About a year and a half ago, a fairly new friend of the family came over for a visit on a day that Nigel had forgotten to take his medication. Behaviorally, he was difficult – highly agitated and unfocused. At one point, when he was prevented from doing something that he wasn’t supposed to do, he went into full meltdown mode, growling and writhing on the floor, grabbing my legs and biting them.
Our friend tried to put a humorous spin on things. “Oh, he’s freestylin’!”
“Yeah,” I said, yanking a leg out of my son’s grip. At the time, it was painfully obvious that Nigel very much needed his two types of medication to manage his behavior, both at home and at school. And it made a huge difference for him, enabling him to be mainstreamed with assistance and – unless a dose was forgotten – eliminating or subduing his meltdowns. I think both of us were relieved by it.
But Risperidone, like most medications, has its drawbacks. In addition to Nigel’s excessively itchy scalp, it also caused noticeable joint stiffness for which he needed to see an orthopedist. And then there was something noticeable only to me – his eyes. I didn’t get to see much of them anyway, but I saw them enough to know them. Now when I looked in his eyes, there was a listlessness – a vacancy – caused by the Risperidone. I wanted his behavior to change, not his countenance. Of course I welcomed the behavioral management, but his eyes were different. He didn’t look like himself, even when he smiled. I looked forward to the day when I could look into his eyes and see him again.
That day came last week.
This past November, we discontinued the Zoloft, and he did fine with that. Every week afterward, Nigel kept asking me when he could stop taking Risperidone, and as much as I also wanted him to stop taking it, I wanted to be sure that he was ready. If not, we could have him go back on it, but that would have been difficult after the six-week weaning process (cessation of Risperidone can cause withdrawal symptoms if not done gradually). In March, I felt that he was ready, and we began the process. There were a few times when I wondered if it was too soon, but we pulled through. In fact, Nigel’s overall adjustment has been phenomenal. During that six-week period, we had two weeks of considerable upheaval while all of the flooring in our home was being replaced. Every room of the house, including Nigel’s, had to be completely emptied and furniture had to be relocated, including pieces of our sectional couch being kept in the kitchen for three days. Nigel was a bit on-edge during that time, and his medication was down to half-dose, but I am thrilled to report that he did not have a single meltdown. Not even close.
He became a little agitated at school during the weaning process, but he worked through it. This is huge progress for him! In the past, his agitation would lead to outbursts because he could not regulate his emotions or behavior. And now he can. The real test came last week when he was completely unmedicated and we attended his Court of Honor to receive a Scout rank advancement that he’d worked toward for two years. He had a new merit badge sash that he spent quite a bit of time applying his merit badges to, and he looked forward to wearing it. That night, we ate dinner and then got ready to go to the Court of Honor. After he dressed in his uniform, Nigel built some Lego while I washed the dishes. When it was time to go, I grabbed my camera and my dessert contribution, and then we left. The meeting room, before the presentation started, was unstructured and loud with parents chatting and kids playing, and I looked to see how Nigel was handling it. I could tell he was getting a little amped up, and then I noticed that he had forgotten to wear his new merit badge sash. I had to tell him before he discovered it during the presentation, which could have been disastrous.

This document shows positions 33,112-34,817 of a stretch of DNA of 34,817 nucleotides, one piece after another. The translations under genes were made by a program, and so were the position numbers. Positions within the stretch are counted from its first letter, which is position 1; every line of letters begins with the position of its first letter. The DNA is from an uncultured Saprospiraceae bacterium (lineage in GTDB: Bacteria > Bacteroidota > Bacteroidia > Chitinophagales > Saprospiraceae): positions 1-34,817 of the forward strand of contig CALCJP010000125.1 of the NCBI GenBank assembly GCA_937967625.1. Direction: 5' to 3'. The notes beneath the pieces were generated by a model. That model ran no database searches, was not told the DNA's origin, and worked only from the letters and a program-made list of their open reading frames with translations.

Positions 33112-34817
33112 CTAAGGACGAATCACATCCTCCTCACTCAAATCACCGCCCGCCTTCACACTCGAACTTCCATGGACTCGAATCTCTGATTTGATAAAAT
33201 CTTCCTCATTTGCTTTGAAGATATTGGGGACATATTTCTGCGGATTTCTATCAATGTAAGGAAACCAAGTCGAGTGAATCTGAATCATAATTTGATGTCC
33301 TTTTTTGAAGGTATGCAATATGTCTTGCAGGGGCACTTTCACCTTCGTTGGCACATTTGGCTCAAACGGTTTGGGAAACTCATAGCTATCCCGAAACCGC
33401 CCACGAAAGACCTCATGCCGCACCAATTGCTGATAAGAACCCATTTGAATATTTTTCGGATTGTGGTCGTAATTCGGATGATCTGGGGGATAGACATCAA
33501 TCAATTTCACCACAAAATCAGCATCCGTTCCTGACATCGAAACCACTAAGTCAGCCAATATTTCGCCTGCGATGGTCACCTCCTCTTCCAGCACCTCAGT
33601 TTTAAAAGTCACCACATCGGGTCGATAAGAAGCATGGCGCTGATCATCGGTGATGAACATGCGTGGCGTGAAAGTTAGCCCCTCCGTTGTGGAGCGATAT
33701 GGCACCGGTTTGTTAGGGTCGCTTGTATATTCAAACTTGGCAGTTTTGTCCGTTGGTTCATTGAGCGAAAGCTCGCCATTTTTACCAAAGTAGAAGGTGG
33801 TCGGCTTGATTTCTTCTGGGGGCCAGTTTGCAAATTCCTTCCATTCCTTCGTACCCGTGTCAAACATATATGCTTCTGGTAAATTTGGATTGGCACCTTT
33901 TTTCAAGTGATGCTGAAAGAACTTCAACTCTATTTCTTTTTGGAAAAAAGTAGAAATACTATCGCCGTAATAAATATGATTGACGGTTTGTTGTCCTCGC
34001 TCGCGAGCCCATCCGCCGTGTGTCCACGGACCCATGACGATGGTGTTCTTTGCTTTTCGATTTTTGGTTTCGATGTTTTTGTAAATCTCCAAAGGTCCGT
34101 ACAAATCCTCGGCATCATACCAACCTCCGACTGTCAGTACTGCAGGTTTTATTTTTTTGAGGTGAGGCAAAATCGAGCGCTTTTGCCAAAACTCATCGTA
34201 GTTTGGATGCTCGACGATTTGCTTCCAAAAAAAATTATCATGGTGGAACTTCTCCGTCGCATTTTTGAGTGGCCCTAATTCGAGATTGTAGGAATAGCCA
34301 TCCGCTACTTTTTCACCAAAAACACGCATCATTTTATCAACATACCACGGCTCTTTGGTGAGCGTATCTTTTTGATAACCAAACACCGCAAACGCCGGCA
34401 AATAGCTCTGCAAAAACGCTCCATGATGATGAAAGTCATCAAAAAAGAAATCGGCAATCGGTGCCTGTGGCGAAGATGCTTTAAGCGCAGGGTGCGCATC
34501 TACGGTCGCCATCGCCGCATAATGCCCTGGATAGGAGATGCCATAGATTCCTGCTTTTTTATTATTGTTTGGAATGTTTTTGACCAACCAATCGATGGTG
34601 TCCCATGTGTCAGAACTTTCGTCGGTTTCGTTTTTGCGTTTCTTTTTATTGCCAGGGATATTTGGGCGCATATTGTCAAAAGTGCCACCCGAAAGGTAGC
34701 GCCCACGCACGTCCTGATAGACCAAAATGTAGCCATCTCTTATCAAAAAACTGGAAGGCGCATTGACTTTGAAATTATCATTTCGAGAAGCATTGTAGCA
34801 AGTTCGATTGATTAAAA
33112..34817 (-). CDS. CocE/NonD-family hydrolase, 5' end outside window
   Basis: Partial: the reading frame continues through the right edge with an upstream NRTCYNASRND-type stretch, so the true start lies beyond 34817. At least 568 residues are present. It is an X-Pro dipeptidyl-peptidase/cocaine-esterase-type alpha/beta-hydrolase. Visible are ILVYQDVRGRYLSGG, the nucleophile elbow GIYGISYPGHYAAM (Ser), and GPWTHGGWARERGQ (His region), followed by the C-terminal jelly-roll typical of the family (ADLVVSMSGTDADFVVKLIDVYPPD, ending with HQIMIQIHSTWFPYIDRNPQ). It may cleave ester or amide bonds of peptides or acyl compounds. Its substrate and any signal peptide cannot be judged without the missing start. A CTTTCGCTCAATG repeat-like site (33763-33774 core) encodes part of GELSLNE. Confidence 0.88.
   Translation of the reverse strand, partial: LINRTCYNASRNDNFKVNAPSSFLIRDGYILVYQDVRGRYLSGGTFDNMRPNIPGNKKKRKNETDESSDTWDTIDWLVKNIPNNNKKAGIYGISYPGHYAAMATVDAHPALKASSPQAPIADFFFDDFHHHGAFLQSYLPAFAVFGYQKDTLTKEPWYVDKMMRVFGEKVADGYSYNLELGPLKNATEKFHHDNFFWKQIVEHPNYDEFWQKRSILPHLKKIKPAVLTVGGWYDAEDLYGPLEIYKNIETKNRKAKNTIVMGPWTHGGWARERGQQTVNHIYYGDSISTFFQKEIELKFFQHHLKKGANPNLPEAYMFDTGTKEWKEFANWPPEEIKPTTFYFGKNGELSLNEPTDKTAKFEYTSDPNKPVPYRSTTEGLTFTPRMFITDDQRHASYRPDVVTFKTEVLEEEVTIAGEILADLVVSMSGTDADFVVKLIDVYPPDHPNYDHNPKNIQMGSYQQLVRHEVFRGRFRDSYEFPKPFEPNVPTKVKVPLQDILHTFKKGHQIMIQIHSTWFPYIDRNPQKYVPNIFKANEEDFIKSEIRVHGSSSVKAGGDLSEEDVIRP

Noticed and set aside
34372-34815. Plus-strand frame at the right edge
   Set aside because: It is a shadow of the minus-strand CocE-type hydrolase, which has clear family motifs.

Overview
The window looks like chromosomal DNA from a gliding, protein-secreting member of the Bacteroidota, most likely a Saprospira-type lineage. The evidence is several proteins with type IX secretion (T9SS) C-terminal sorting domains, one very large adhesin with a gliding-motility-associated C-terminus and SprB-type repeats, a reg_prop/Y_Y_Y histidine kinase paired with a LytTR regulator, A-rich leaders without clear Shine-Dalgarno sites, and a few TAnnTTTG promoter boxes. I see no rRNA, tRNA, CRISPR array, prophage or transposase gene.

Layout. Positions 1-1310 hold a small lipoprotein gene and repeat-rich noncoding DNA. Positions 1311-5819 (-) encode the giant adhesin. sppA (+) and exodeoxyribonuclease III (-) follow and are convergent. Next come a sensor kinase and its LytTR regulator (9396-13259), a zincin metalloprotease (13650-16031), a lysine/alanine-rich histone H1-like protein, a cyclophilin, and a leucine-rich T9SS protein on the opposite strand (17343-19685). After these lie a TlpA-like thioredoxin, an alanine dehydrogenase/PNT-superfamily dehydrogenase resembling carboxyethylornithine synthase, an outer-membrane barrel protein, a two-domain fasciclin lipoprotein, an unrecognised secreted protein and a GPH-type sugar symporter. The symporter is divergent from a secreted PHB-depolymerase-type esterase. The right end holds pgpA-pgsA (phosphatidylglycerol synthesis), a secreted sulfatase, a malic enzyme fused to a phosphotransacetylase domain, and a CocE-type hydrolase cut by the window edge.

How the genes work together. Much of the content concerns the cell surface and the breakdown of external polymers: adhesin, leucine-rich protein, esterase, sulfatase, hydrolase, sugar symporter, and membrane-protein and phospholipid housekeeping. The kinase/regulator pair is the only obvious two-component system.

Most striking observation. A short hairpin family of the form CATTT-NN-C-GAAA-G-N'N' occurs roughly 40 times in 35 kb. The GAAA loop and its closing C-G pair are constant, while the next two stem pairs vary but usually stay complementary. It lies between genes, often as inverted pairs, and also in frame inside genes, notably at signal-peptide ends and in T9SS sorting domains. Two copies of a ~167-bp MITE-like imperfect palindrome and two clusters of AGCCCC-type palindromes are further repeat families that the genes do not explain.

I approached him quietly and broke the news. Angrily, he sucked in his breath and clenched his fists by his side. “It’s okay,” I told him. “Look – several of the other Scouts forgot their sashes too.” I could see him processing, regulating. Within ten seconds he had unclenched his jaw and fists and merely sighed in disappointment. “I was distracted by the Lego,” he muttered.
Sighing and muttering. This is freestyle now, and it’s a far cry from growling and writhing on the floor. In addition to that, he reported last week when he got home from school that for the first time ever he did not feel drowsy during second period, and he feels like he’s able to focus better. His scalp no longer itches. To top it all off, the next night at dinner he looked at me as he described a new movie idea, and he held eye contact for the longest I’ve ever experienced. It was incredible. And this time, the vacant look was completely gone. It was Nigel again. I gazed into his beautiful eyes, absorbing his essence.
I’ve got my son back. And he’s better than ever.